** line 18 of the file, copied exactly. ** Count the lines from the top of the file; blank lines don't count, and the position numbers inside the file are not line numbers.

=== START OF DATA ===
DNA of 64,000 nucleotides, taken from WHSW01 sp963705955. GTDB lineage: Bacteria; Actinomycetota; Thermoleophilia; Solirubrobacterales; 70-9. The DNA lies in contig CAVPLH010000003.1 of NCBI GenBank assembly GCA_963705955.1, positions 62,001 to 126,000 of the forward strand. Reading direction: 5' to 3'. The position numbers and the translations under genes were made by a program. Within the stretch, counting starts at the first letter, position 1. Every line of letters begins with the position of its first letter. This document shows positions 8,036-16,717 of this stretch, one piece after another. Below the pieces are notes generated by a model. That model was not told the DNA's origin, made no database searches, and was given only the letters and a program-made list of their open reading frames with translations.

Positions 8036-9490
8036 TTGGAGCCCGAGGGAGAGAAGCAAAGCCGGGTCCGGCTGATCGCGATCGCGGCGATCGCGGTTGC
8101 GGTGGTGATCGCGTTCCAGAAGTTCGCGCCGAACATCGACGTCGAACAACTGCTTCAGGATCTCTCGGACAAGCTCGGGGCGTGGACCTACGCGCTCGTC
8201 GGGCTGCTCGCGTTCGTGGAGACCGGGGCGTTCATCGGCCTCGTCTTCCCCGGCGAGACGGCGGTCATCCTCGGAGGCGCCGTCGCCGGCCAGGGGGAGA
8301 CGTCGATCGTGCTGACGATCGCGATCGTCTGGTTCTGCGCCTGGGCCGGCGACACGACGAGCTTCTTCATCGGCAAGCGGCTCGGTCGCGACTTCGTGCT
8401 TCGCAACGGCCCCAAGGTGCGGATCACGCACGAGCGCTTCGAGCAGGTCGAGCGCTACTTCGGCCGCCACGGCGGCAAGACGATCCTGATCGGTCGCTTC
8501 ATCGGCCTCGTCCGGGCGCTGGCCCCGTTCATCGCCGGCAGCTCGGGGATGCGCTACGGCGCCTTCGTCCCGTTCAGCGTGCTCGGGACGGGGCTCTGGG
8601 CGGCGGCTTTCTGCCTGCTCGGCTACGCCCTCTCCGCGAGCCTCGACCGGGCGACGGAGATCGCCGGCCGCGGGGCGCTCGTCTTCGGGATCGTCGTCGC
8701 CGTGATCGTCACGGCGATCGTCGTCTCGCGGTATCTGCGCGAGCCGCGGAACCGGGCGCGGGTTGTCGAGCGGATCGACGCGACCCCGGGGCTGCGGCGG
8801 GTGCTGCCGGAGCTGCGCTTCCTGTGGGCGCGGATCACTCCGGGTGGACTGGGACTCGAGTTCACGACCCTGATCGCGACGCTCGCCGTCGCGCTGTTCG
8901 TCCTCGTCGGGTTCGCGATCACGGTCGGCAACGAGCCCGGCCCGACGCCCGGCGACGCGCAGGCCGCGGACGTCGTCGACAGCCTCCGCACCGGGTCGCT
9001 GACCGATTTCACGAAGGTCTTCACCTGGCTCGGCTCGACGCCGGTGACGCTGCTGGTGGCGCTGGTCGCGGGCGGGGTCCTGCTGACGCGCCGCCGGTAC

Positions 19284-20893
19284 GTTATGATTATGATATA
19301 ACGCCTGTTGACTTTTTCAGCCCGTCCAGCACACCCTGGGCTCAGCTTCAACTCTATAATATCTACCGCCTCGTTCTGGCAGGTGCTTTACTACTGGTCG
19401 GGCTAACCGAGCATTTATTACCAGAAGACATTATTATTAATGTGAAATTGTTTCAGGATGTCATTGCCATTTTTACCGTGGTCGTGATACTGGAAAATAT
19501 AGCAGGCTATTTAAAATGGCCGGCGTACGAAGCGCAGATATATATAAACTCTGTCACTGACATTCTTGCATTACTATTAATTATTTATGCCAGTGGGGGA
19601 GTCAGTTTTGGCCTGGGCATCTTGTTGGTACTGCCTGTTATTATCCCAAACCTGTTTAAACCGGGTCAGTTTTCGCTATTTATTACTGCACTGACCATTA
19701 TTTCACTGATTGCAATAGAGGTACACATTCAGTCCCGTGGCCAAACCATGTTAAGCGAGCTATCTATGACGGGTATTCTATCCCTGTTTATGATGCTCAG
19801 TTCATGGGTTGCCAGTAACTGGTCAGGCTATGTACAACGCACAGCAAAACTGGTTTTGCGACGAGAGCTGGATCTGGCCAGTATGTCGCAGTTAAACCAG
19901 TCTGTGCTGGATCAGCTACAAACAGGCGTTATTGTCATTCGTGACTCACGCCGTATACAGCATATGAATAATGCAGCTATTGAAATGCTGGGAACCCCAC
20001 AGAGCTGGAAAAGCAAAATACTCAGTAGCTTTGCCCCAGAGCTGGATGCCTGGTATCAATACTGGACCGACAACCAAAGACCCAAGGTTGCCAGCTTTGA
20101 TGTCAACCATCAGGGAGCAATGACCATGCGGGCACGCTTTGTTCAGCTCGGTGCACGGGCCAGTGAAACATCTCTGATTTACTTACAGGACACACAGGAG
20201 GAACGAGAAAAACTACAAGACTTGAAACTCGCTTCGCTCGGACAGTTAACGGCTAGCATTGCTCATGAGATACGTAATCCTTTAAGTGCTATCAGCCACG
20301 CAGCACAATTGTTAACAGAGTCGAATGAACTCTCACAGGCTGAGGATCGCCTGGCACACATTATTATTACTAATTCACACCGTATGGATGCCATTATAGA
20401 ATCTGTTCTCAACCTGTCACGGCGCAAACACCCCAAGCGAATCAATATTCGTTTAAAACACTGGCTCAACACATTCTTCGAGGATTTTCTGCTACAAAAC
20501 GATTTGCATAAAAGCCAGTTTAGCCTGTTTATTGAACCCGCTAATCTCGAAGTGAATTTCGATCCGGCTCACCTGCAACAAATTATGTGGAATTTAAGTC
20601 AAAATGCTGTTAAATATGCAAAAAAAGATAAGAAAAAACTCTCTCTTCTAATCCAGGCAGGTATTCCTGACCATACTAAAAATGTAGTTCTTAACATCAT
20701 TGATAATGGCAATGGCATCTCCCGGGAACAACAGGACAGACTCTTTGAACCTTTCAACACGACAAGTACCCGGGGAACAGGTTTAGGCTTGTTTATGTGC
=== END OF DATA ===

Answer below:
19501 AGCAGGCTATTTAAAATGGCCGGCGTACGAAGCGCAGATATATATAAACTCTGTCACTGACATTCTTGCATTACTATTAATTATTTATGCCAGTGGGGGA